Usability is considered one of the crucial requirements of eHealth systems[18] because the usefulness of these systems to end users (medical staff or patients) is an essential component in the development of health information systems.[10] ISO 9241–11:2018 defines usability as “the extent to which a system, product or service can be used by specified users to achieve specified goals with effectiveness, efficiency and satisfaction in a specified context of use.”[19] Usability focuses on functional aspects[20] and aims to assess the level of a system's effectiveness and efficiency.[21] Effectiveness and efficiency are part of the performance of a system.[10] Effectiveness relates to the “accuracy and completeness with which users achieve specific goals”[19] and includes, for example, the informativeness and understandability of the system.[22] Efficiency relates to “resources used in relation to the results achieved”[19] and includes, for instance, readability and reachability of the system.[22] To improve the effectiveness and efficiency of an eHealth system, usability evaluations are implemented.

Usability evaluations of eHealth systems have an enormous value for patient benefit.[23] To obtain the patient benefit and evaluate the usability of eHealth systems, both traditionally well-established expert- or user-based usability evaluation methods can be applied. In the course of expert-based usability evaluation methods, evaluators can inspect the usability of eHealth systems using heuristics.[24] User-based usability evaluations are utilized to observe users' interaction with software[24] and are usually realized using usability tests. Usability tests are considered a key component of user-centered design[25] to evaluate health information technology.[26] User-centered design involves the prospective end users, such as medical staff or patients, in all steps of the development process.[8] The needs of the end users are considered by user experience as well, which is more broadly defined as the “user's perceptions and responses that result from the use and/or anticipated use of a system, product or service.”[19] User experience considers users' perceptions while interacting with software and extends on users' feelings and emotional responses as well.[27] The requirements of eHealth systems change quickly due to customer and user needs. To address these needs and adapt quickly to these changes, efforts have been made to introduce iterative design and refinement of systems through agile software development.[16]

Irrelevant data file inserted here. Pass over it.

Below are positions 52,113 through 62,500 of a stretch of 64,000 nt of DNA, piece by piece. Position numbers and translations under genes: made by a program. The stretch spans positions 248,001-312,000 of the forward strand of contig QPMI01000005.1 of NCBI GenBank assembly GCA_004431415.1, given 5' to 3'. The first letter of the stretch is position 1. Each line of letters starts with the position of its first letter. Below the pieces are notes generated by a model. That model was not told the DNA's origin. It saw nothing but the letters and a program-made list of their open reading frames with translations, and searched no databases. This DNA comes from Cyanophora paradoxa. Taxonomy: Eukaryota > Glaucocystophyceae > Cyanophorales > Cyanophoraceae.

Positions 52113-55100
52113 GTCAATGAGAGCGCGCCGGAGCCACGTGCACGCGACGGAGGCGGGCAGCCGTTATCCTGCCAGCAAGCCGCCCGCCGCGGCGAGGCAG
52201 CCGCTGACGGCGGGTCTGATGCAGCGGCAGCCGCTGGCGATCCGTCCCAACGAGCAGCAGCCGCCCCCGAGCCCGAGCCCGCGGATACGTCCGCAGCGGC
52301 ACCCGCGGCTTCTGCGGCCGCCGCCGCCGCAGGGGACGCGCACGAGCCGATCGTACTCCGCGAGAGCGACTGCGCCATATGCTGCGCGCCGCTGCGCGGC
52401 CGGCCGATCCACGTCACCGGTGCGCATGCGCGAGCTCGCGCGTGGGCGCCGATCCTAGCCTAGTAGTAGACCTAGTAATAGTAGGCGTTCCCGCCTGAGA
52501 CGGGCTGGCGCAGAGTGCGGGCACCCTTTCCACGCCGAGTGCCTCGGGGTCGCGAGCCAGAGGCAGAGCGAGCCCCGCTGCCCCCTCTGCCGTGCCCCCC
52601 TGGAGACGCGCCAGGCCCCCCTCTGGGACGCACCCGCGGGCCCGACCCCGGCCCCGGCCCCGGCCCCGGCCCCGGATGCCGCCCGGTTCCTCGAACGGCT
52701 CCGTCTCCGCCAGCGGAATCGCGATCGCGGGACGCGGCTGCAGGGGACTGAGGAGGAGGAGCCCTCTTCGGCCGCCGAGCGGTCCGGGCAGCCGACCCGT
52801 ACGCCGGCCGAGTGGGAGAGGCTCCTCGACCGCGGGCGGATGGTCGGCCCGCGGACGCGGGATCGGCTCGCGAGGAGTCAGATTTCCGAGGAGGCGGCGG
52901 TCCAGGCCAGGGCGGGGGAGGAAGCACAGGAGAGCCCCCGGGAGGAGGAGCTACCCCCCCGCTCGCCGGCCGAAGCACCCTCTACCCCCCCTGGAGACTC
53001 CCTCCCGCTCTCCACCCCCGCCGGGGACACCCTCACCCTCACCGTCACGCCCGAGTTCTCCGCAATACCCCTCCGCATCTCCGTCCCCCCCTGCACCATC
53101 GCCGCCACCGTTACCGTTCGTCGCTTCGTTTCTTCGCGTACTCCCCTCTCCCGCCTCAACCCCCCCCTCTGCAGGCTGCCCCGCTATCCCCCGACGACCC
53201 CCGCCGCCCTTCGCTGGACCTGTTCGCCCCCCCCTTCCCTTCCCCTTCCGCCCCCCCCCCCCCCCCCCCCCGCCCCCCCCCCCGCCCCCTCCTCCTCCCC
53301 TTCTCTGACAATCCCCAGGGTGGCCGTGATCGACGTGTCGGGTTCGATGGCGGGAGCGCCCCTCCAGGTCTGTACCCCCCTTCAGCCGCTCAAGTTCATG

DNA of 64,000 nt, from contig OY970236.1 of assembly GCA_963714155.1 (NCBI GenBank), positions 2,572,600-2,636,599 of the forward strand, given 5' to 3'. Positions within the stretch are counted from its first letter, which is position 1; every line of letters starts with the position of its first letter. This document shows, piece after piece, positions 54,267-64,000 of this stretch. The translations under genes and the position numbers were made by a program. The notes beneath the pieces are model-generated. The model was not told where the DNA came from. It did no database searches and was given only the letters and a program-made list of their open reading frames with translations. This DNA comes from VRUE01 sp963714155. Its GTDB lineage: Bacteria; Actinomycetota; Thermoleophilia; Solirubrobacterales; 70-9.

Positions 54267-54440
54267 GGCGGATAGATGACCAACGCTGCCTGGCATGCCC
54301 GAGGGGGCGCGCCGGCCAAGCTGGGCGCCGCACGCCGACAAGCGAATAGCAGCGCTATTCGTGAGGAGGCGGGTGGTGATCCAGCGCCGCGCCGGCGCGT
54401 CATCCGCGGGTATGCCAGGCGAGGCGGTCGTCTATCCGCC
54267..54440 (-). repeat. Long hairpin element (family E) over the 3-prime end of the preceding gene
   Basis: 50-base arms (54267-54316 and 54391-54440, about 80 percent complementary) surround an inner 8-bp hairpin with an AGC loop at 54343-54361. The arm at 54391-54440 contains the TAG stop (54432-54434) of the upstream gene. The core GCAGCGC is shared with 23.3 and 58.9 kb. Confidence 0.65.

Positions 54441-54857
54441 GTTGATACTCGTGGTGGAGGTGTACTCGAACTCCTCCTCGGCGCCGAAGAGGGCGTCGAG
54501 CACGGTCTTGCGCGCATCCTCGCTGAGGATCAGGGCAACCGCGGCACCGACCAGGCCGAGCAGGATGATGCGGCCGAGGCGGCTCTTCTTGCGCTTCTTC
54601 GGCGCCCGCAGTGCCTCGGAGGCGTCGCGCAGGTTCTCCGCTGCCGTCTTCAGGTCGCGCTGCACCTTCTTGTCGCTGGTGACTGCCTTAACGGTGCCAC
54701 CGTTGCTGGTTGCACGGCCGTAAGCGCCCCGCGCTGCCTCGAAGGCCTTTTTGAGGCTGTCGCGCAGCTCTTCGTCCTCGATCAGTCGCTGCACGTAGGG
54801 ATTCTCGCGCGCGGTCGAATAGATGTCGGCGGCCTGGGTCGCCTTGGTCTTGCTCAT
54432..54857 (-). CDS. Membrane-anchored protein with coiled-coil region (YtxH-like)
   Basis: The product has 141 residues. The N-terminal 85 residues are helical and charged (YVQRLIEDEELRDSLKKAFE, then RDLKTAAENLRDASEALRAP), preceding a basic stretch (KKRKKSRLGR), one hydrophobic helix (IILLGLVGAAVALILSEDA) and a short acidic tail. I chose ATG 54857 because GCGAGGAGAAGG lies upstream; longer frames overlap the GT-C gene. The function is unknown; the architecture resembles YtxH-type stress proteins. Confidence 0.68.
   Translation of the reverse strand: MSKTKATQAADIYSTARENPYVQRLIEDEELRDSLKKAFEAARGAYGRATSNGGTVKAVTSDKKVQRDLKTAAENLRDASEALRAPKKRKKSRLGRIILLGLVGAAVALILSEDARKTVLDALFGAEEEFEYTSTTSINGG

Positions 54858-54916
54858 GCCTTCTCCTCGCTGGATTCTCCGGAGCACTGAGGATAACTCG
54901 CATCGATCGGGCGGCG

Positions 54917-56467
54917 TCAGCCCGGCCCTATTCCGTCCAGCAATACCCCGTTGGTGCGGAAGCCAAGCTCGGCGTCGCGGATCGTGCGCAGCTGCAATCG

Agile software development enables rapid software delivery, demand for which is constantly on the rise.[28] Traditional usability evaluation methods are difficult to reconcile with agile software development,[29] as they require substantial time in preparation and implementation.[30] However, fast user feedback is crucial for eHealth systems developed using agile software development.[31] To allow the incorporation of user feedback in agile software development, there is a growing need for fast, flexibly applicable, and cost-effective usability evaluation methods.[32] This creates a need for easily applicable and useful eHealth usability evaluation methods that facilitate agile eHealth usability evaluations.